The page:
Seed Treatments and Seed Coatings
The underlying theme of all the 2016 ASTA Seed Meetings was that by 2050 global food production must double to meet demands. Every seed counts! Longer crop protection methods are needed as well as diversified modes of action to protect our seeds such as seed treatments and seed coatings.
Seed treatments and seed coatings need to be tailored to crop type, soil characteristics, regional climate, local pathogens and pests, and application equipment. Seed solutions include insecticides, fungicides, biologicals, inoculants, functional coatings. Fungicides and insecticides are used to combat disease and insects. Seed coating materials are designed to retain actives on the seed, increase flow ability, and increase plantibility. The nutrients, biologicals, and inoculants added to seed treatments and seed coatings can:
- mitigate loss from disease and pests,
- extend the growing season,
- mitigate risks associated with environmental changes,
- provide nutrients for seedling vigor,
- manage drift and dust issues.
When developing a seed coating system dispersion, suspension, loading, volume, drying time, efficiency rates, and biological stability all need to be considered.
Seed Coating Components and Considerations
Functional coatings are usually polymer-based technologies intended to provide adhesion and seed flow. Functional coatings need to be compatible with fungicides, insecticides, nematicides, biologicals, and inoculants. Factors to consider when using polymers include seed flow, dust control, abrasion, and dry time. The seed coating colorants are applied at the end of the process. Encrusting and pelleting can also be performed to change the size of the seed, making very small seeds bigger. This makes planting easier by making the seed size more uniform.
Actives and Additives
Additives include fungicides, insecticides, biologicals, inoculants, and seed coating colorants.
Biologicals (also called microbes or probiotics) are added to seed coatings to complement classical see treatments. Biologicals protect seeds and seedlings after germination by:
- colonizing the roots to protect them,
- increasing the availability of nutrients,
- enhancing plant growth,
- increasing resistance to disease,
- deterring pathogens and pests, and
- increasing resistance environmental conditions such as heat, flooding, and drought.
One of the challenges when using biologicals in coatings is to make sure that the other ingredients in the coating do not kill the living organism.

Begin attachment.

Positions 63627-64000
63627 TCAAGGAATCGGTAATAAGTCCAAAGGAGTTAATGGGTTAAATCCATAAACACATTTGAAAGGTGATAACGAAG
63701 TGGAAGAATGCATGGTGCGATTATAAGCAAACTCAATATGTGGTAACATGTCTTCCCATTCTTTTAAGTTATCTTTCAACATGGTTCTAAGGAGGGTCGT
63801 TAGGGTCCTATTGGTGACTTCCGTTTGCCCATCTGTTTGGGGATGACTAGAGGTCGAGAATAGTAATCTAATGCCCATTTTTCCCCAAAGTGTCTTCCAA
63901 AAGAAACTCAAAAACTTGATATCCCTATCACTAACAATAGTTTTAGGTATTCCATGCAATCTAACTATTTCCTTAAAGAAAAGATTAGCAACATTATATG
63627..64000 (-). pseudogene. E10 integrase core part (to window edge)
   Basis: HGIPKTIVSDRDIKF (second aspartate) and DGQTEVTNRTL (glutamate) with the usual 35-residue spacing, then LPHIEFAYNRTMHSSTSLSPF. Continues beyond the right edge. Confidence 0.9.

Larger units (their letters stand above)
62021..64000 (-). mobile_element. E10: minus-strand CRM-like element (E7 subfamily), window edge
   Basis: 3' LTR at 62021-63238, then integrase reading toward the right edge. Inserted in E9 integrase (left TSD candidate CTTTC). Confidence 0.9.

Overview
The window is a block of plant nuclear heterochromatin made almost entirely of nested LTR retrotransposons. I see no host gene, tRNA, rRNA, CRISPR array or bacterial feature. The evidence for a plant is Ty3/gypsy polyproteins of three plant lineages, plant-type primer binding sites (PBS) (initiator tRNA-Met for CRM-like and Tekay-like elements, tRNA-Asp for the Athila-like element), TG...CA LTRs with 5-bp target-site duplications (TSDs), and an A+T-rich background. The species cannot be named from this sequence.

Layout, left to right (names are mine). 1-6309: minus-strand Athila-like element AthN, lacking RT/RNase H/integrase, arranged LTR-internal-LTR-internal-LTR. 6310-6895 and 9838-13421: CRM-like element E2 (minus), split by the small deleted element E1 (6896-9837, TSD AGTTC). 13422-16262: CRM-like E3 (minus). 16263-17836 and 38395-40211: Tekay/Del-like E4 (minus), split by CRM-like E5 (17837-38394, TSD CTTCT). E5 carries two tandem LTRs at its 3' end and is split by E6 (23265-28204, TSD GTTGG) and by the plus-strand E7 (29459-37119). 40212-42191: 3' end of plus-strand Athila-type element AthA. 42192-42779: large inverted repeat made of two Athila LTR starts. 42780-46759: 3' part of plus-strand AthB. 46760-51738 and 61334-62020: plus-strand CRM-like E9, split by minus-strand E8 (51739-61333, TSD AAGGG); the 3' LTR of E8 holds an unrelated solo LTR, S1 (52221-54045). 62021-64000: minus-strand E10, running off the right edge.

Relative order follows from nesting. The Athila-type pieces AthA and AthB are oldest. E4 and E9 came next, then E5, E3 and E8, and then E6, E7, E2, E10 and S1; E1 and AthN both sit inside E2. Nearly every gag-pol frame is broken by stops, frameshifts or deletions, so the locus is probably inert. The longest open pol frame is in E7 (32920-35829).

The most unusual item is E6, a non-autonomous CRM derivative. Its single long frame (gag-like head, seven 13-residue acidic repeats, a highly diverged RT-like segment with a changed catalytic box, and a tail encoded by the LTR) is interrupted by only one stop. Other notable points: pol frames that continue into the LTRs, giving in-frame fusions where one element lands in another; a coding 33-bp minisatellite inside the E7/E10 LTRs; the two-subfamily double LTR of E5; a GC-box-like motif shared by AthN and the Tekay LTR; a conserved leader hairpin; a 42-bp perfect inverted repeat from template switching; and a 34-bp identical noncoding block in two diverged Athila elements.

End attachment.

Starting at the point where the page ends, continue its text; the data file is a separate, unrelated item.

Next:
It has been found that microbes do not work individually but in community, synergistically. Diverse microbial communities support resilience and productivity. Projected biologicals industry is $500-$600 million by 2020.
Inoculants provide nitrogen for host legume plants, resulting in stronger plant growth.
Upgrading is the process to remove lower quality seeds. Example: add water and the floating seeds are low-quality – good quality seeds sink.
Priming seeds involves initiating and then halting germination. Primed seeds are ready to germinate faster than non-primed seeds.
Disinfection methods include radiation, hot water, chemical methods, and steam.
Seeds Treatment and the Environment Committee
Speakers included the Canadian Seed Trade Association, the EPA, Dupont Pioneer, and Monsanto. The dominant theme of the meeting was bee health.
In Canada, new regulations restricting the use of neonicotinoid (neonic) treatments were put in place on July 15, 2015. Treated seeds are now governed by the pesticide act and the use of neonics are restricted and monitored. One study evaluated the relationship between seed dust and bee mortality and noted that the mortality dropped in 2015. It is being theorized that the drop may be due to newly implemented seed dust control measures (seed coatings which stopped neonics from becoming airborne).
The EPA is still evaluating the neonic-bee correlation and is calling for additional studies.
A national bee round table has been formed. Visit www.honeybeehealthcoalition.org for information about bee health
Seed Association of the Americas
Eleven countries from the Americas are members of the Seed Association of the Americas. They come together to discuss issues that affect the transport of seeds between countries as there is international concern about the spreading of disease/pests through seeds. The group spoke about phytosanitary requirements, biotechnology (new breeding techniques and low level presence in seeds), seed treatment (label requirements, upcoming regulations on biologicals, main crops of concern), and intellectual property determination though the use of molecular markers.